Armand Roulin (voiced by Douglas Booth) in Loving Vincent (TIFF)

A year after artist Vincent van Gogh’s death in 1890, Armand Roulin (voiced by Douglas Booth) sets out on a journey to bring van Gogh’s final letter, addressed to his brother Theo, to its proper home. His goose chase leads him to van Gogh’s last residence, the French village of Auvers-sur-Oise, where Armand, the son of van Gogh’s last landlord, begins to investigate van Gogh’s death and attempts to piece together the Dutchman’s final days. Information, like that provided by an innkeeper’s daughter, triggers a flashback to the peripatetic painter’s remarkable career.

Trying to entertain himself while waiting to meet van Gogh’s physician, Dr. Gachet (Gerome Flynn), Armand begins to question the circumstances of the painter’s death and whether he really did kill himself. The answer is unclear, seeing that both historians and viewers don’t have a solid answer. However, as viewers, we desperately want to believe that van Gogh did not commit suicide and it was an accident.

An animated film with stunning visuals, this movie is a tribute to the artist. Hand painted, by more than a hundred artists, each frame is a painting and love letter to van Gogh’s style. Though based on true events, all of the characters are clearly based on his famous paintings he made in Auvers-sur-Oise, such as Portrait of Dr. Gachet, Portrait of Père Tanguy, At Eternity’s Gate, and several others. Of course, this makes sense because the movie is mostly set in the small town, van Gogh’s final resting place, and where he was constantly painting the world around him. The narrative takes inspiration from real-life events and people, creating characters out of subjects in van Gogh’s portraits. Reality and fiction blend, thus weaving a quasi-detective story.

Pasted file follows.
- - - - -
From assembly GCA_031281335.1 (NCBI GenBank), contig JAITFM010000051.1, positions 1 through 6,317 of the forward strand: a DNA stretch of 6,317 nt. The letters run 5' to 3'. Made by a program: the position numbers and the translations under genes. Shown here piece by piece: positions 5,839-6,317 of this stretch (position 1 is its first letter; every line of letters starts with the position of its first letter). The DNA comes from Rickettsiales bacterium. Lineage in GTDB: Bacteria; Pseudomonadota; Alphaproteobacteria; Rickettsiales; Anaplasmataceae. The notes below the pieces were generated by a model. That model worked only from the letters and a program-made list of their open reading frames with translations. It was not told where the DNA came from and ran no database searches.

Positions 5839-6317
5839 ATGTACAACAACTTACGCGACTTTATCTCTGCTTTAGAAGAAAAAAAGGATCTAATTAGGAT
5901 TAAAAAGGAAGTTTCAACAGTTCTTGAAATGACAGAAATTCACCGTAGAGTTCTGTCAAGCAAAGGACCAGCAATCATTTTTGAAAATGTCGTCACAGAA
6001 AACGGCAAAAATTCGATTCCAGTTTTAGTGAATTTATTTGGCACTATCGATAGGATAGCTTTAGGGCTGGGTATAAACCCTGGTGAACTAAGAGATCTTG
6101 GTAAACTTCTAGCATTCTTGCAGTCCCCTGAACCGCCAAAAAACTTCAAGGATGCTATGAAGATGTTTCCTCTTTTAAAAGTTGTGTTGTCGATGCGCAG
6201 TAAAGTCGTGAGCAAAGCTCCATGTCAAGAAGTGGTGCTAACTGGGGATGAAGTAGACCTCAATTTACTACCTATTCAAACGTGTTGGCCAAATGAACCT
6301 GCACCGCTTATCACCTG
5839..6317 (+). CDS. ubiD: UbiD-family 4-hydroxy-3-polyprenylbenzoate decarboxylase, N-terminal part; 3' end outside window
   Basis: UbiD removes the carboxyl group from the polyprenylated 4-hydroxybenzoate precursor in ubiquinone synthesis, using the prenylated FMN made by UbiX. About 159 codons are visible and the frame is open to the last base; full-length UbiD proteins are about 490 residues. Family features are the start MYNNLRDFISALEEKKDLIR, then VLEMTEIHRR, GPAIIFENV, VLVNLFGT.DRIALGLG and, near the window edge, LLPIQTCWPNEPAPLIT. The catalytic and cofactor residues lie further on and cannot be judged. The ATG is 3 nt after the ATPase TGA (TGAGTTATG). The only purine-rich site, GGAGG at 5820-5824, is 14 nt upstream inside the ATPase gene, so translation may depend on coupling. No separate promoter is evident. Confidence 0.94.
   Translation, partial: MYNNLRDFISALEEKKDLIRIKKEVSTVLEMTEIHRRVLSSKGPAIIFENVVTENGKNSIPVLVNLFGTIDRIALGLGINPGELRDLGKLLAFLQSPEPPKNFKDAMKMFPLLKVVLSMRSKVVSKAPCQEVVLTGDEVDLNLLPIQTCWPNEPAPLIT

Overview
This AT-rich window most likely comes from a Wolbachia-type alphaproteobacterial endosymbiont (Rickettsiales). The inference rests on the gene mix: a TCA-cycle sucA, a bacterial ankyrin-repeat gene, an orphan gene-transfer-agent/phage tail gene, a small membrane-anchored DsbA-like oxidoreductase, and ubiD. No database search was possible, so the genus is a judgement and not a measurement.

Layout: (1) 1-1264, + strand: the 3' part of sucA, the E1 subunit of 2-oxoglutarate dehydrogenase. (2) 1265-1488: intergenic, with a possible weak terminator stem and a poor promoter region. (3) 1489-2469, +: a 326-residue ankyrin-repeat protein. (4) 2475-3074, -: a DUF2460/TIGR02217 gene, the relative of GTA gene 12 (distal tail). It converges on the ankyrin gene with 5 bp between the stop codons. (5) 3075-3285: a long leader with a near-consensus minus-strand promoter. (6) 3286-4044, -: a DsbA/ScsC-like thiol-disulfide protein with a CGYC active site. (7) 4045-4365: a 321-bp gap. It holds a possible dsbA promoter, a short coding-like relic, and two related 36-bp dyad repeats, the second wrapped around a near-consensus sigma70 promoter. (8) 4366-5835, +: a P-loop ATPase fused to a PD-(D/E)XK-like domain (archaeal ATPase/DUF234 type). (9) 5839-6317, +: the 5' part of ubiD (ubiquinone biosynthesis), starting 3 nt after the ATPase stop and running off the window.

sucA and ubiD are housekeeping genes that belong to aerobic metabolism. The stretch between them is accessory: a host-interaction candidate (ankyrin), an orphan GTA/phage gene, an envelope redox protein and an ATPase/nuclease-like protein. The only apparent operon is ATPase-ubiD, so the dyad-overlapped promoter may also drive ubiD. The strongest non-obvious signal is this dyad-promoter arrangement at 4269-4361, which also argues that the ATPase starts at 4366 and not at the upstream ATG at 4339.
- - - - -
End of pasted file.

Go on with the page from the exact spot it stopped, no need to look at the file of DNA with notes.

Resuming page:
The plot is basic and completely driven by the characters’ interests in van Gogh. It also helps if viewers are the groundbreaking artist’s fans. They’ll have more appreciation for the movie, which references painting after painting, and if the viewer is not familiar with the collection, one may be confused as to why so many shots are causing déjà vu. Also, it’s distracting at times how often the animation fluctuates, as layers upon layers of brush strokes noticeably alter the visuals. For viewers not completely engrossed in the story, the ever-shifting animation becomes distracting. The more subdued scenes set further in the past, in pencil and charcoal, are a lot more agreeable to the eyes.

Ultimately, Loving Vincent is designed mostly for Vincent van Gogh fans and lovers of unique animation. It has a lackluster story, but its striking artwork will definitely be seen as a hallmark for the animation industry for years to come.

Directed by Dorota Kobiela and Hugh Welchman
Written by Jacek Dehnel, Kobiela, and Welchman
Poland/UK. 94 min. PG-13
With Douglas Booth, Josh Burdett, Holly Earl, Robin Hodges, Saorise Ronan, and Chris O’Dowd